Scott Loftis

From the Editor

Scott Loftis is managing editor for Carroll County Newspapers. His email address is CarrollCountyNews@cox-internet.com


The community's newspaper

Friday, November 22, 2019

If youíve logged into social media anytime in the last month, youíve likely seen a meme involving a blonde-haired lady arguing with a cat.

There are countless versions of the meme, but they almost all show the blonde-haired lady saying something ridiculous and then being corrected by the cat.

My favorite one popped up last week. It features the blonde woman saying ďWhy didnít anyone tell me about this?Ē The cat, always with the last word, replies: ďIt was in the newspaper!Ē

Sadly, Iíve seen that exact conversation play out on social media more times than I can count. For instance, someone asked why no one knew about the Berryville School Districtís $20-plus million construction project before voters were asked to approve a millage to pay for it. The answer, of course, is that plenty of people did know about it, thanks in part to at least a dozen stories and a special series on the topic in this newspaper. Thatís just one example.

Now, Iím not naive enough to believe that we cover every newsworthy story in this county. Iíll be the first to admit that we sometimes miss things. Sometimes, thatís because we are simply unaware. Please, if you know of something that merits coverage, let us know ahead of time. Call me or email me and weíll do our best to be there.

Other times, we donít have the manpower to get to everything that we need to get to. For example, as I write this on Monday afternoon, Iím due at the monthly meeting of the quorum court in about three hours. After that meeting, Iíll come back to the office to write the story and finish getting the Midweek paper to the press. Our associate editor, Samantha Jones, will be covering an important meeting of the Eureka Springs Hospital Commission. Reporter Haley Schichtl will be at a school board meeting. But there are two school board meetings and no other writer available. We simply canít be everywhere that, in a perfect world, we would be tonight. So weíll follow up on one of the meetings by phone.

There are still other times when we know something is going on, but we canít get anyone to talk on the record or get our hands on any documentation to back up the story. Thatís frustrating, especially when itís something people are talking about on social media. We do our best to work through that and get the information we need. But sometimes we canít, and unlike the things that are sometimes posted on social media, we canít print something that we canít back up.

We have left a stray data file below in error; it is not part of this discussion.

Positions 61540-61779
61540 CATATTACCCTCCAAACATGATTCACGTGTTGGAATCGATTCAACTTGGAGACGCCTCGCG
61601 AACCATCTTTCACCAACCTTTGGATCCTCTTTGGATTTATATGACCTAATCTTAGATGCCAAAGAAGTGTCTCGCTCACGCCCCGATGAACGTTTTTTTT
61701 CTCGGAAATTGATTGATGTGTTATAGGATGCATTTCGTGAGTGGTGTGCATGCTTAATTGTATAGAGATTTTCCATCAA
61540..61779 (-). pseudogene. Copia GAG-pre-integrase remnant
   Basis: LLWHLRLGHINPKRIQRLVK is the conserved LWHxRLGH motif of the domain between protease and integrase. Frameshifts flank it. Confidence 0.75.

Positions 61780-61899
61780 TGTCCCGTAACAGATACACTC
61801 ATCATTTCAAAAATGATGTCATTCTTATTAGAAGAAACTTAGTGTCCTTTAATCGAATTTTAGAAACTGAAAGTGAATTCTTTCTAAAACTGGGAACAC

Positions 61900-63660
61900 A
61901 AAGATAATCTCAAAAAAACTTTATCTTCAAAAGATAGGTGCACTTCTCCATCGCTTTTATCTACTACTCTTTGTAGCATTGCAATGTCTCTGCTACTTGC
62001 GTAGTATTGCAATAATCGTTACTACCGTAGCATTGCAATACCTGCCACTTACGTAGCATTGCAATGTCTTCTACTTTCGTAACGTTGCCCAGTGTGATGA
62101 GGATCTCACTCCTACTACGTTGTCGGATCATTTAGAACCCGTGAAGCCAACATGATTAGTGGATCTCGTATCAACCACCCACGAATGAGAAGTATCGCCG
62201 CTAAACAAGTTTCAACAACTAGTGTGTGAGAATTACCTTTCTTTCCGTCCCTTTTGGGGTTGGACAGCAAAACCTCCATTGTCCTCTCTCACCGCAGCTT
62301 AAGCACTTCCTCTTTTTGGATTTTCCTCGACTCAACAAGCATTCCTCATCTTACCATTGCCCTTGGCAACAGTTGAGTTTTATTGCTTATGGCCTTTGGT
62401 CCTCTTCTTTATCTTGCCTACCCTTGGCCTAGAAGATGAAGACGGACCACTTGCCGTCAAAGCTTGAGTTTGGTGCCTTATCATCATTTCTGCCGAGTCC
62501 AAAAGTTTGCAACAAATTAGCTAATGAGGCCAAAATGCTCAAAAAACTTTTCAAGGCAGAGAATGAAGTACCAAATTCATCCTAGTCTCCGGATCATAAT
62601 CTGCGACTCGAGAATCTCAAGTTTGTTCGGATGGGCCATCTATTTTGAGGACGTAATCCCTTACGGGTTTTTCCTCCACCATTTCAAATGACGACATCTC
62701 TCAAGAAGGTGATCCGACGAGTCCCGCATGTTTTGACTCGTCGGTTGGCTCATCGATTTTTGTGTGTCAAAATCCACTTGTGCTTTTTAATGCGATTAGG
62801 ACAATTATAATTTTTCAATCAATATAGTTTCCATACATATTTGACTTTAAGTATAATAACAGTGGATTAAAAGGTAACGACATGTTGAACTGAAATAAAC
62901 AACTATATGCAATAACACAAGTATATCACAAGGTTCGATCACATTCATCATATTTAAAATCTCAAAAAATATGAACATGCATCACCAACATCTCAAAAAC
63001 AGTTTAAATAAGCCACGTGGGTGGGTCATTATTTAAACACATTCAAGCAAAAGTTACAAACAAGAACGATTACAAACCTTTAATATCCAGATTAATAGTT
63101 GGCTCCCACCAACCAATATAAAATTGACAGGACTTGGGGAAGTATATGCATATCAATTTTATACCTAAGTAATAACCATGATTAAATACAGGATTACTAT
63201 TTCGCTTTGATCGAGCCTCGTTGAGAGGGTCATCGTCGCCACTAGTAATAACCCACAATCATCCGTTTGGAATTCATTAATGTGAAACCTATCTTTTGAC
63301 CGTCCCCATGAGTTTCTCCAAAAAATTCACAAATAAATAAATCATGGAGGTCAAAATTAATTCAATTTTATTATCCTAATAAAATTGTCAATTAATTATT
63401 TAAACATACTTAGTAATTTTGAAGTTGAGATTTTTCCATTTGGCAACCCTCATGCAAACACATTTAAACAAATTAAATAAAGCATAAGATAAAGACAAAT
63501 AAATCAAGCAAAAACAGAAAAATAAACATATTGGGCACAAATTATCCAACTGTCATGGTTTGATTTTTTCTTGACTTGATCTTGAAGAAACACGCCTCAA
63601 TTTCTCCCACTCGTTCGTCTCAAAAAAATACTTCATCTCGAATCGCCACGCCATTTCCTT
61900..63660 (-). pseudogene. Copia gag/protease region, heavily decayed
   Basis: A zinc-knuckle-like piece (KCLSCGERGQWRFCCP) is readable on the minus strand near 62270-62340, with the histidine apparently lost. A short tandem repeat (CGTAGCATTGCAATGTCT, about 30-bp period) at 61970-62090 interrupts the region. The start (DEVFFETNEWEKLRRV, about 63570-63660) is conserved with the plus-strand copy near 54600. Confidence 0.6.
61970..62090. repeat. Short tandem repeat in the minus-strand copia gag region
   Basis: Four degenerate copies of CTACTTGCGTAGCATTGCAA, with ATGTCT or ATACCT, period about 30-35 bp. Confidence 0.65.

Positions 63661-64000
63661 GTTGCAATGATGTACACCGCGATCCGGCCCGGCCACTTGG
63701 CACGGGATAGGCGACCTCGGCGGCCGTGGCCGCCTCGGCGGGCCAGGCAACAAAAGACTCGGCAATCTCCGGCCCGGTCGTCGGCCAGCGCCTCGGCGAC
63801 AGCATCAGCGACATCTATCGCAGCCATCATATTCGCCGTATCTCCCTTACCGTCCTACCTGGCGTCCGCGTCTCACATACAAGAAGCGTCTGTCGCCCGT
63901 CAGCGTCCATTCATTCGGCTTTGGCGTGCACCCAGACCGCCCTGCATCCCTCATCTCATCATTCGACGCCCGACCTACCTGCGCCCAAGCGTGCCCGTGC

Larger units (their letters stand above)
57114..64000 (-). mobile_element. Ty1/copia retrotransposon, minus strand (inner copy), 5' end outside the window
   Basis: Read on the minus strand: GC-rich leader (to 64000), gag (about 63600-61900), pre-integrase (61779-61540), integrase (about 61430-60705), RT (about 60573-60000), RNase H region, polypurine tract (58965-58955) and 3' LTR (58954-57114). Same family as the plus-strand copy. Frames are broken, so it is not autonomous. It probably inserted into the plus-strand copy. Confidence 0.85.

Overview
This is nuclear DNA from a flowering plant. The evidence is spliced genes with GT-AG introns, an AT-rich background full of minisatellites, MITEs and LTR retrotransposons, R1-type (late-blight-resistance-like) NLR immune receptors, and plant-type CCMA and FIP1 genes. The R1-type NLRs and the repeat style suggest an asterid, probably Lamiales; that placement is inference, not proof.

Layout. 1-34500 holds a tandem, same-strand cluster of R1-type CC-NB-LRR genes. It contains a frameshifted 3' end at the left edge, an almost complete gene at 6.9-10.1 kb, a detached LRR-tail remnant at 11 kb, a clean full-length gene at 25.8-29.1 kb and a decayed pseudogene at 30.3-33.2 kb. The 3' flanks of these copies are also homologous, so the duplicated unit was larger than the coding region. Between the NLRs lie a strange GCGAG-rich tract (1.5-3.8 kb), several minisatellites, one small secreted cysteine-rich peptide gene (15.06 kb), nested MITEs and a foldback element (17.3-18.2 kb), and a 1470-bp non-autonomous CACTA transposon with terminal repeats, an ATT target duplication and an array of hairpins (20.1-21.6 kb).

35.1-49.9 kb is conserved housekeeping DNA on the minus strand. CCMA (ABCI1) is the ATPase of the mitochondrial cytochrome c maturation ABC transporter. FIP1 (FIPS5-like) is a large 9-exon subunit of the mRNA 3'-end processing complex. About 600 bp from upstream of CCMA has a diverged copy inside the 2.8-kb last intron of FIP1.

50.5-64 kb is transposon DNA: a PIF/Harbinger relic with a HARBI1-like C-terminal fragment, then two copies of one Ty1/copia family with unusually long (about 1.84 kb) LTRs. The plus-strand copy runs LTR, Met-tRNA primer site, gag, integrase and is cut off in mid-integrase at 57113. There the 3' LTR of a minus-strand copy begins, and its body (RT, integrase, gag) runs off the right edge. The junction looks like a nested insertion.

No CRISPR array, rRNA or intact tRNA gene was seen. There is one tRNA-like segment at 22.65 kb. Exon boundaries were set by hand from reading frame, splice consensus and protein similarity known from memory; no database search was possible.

Still, Iím very proud of the newspaper we produce. Our goal is to be a reflection of the community we serve and to keep our readers informed about whatís going on ó the good, the bad and sometimes even the ugly. We are all blessed to live in a place where the good is far more prevalent. My opinion of our newspaper is biased, of course, but Iím also very proud of the 75 or so awards our staff has won over the past three years from the state newspaper association. That reinforces my belief that we are doing some things right.

Earlier today, someone posted a ďreviewĒ on the paperís Facebook page.

ďNever much of anything in there,Ē the review says. ďNot worth paying for the paper. Sorry.Ē

For the record, a yearís subscription to this newspaper costs $36. Thatís for two papers a week, 104 papers a year. Thatís 34.6 cents per paper, delivered right to your mailbox. I mean no offense, but if you canít find 34.6 centsí worth of value in this newspaper, you might have larger issues.

Having said that, I know there are plenty of folks out there who are devoted readers and appreciate our efforts. I hear from you occasionally, and it always brightens my day. Thank you for reading and supporting us, and please donít hesitate to call or come see us. This newspaper belongs to the community and we take that responsibility very seriously.